BAD AXE — A Port Hope man, county planners and wind energy officials are working on a solution to a noise complaint regarding wind turbines.
Robert Gaffke, who owns property near the Big Turtle II project, addressed the Huron County Planning Commission last week regarding a noise complaint he has filed against Heritage Sustainable Energy of Traverse City.
He said noise from a turbine more than 3,000 feet from his property is causing problems.
“It sounds like a guy’s in there with an eight-pound sledge pounding on it, every revolution,” Gaffke said.
To address the complaint, officials need to decide the protocol by which the sound will be measured, Huron County Building and Zoning Director Jeff Smith told the Tribune.
Gaffke said Big Turtle officials have told him that something likely was lodged in the blades.
He said he has had multiple conversations with Rick Wilson, vice president of operations at Heritage.
“Each time, he’s approached me about signing a lease offer as a solution to noise, I guess,” Gaffke said. “I think that’s kind of odd.”
“He didn’t seem to have any solutions to the problem of the noise, and basically his defense is they’re in compliance with the county ordinances, and they’ve done nothing wrong.”
Big Turtle II is governed under the county’s 2010 wind ordinance, Smith said.
Changes were made to the ordinance in 2015.
But it’s up to the planning commission to set the criteria on measuring the sound in determining a violation.
The commission may decide to use the noise restrictions from the 2015 ordinance, Smith told the Tribune.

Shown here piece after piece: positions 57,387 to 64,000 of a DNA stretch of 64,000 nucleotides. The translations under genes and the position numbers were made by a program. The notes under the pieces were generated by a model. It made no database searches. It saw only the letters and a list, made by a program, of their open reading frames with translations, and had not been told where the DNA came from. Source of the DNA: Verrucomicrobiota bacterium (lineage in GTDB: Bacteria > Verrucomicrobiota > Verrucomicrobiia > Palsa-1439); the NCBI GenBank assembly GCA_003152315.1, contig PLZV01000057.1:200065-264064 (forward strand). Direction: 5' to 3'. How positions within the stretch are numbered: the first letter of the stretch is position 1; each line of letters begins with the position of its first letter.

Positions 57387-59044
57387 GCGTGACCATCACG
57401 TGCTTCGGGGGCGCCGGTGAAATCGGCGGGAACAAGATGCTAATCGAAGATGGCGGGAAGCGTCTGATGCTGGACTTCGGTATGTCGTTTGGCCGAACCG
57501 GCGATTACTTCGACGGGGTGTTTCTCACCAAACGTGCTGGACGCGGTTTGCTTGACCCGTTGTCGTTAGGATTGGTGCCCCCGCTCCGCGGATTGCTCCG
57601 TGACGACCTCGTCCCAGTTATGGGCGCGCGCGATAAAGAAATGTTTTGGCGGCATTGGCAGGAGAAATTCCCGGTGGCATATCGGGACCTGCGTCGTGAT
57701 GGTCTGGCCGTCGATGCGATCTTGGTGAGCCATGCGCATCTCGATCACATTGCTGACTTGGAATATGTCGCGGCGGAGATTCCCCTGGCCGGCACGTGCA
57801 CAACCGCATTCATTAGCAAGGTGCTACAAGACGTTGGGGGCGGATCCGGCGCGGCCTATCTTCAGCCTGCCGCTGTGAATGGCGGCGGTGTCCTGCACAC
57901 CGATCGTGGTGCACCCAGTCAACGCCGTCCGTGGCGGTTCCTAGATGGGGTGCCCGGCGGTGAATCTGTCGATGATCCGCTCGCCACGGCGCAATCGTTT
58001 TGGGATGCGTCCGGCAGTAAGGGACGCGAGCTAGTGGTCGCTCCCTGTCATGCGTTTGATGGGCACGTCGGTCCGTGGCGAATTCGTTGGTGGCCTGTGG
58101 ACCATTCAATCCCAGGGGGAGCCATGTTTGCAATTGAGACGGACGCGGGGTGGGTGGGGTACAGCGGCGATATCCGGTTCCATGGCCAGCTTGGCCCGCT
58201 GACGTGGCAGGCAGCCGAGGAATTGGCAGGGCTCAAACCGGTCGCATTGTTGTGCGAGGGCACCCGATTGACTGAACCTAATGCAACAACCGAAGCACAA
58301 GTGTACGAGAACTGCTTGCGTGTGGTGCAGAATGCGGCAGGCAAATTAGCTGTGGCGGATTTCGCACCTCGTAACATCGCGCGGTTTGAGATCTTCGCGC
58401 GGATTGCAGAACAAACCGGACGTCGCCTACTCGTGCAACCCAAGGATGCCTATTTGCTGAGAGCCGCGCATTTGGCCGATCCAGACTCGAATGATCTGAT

Heritage project manager Xio Cordoba told the commission that the company has engaged Epsilon Associates to establish sound protocols for the site to start a required study.
“We’re required to prepare a compliance report within a year of operation. We’ve done that for phase one. We are going to do it for phase two as well.”
“We would bring it to the planning commission for your input and just to make sure it fits with what you’re expecting,” Cordoba said.
Computerized sound modeling has shown that the noise is not loud enough to be in violation, both planning and Heritage officials said.
“We feel very comfortable that we are in complete compliance at this location,” Cordoba said. “The closest turbine is over 3,000 feet away.
“So even if there is a margin of error in the modeling, this would be well within that. That being said, that gives us a lot of comfort, perhaps it doesn’t to you (Gaffke).”
Gaffke called the attempts to convince him to sign a lease a bribe, and read the definition of “bribe” to the commission, which included “that which seduces or lures.”
“Money does that to people,” Gaffke said. “Money seduces and allures and will corrupt your view and change your judgment. That is what Heritage Energy has been using with me since my complaint has been filed with Jeff Smith at the courthouse.”
Cordoba said the sooner the study, the better.
“Mr. Gaffke has indicated very clearly that he wants (us) to shut down — or take down the turbines, and those are not reasonable options at this point,” Cordoba said. “But a compliance study that can demonstrate noise levels, we think is feasible.”
Chairman Clark Brock noted that as part of the commission’s complaint-resolution process, it’s up to Heritage to prove that they are in compliance.
“I believe that when a complaint is filed, the company is obligated to prove that they’re in compliance. Sound modeling doesn’t prove they’re in compliance. The company stating that they’re in compliance does not prove they’re in compliance. They would need to have proof that they’re in compliance. If they have prove that they’re in compliance, then it becomes an issue outside of zoning.”
Gaffke said that he would seek litigation against Heritage, “If that’s the route we have to take.”
“Why do I have to battle billion-dollar wind energy companies? I’ve got work to do. I’ve go things to do and this is a horrible position to put a citizen in. I really don’t appreciate it.”
“I didn’t give them permission to broadcast all these noises and effects onto my property. I didn’t ask for this. I’m a nonparticipating landowner. But yet I’m participating in the effects of these wind turbines. And it’s unacceptable.”
Gaffke added that he is considering hiring a sound expert to assess the situation.
Brock said the commission would be willing to consider that information if the person were board certified.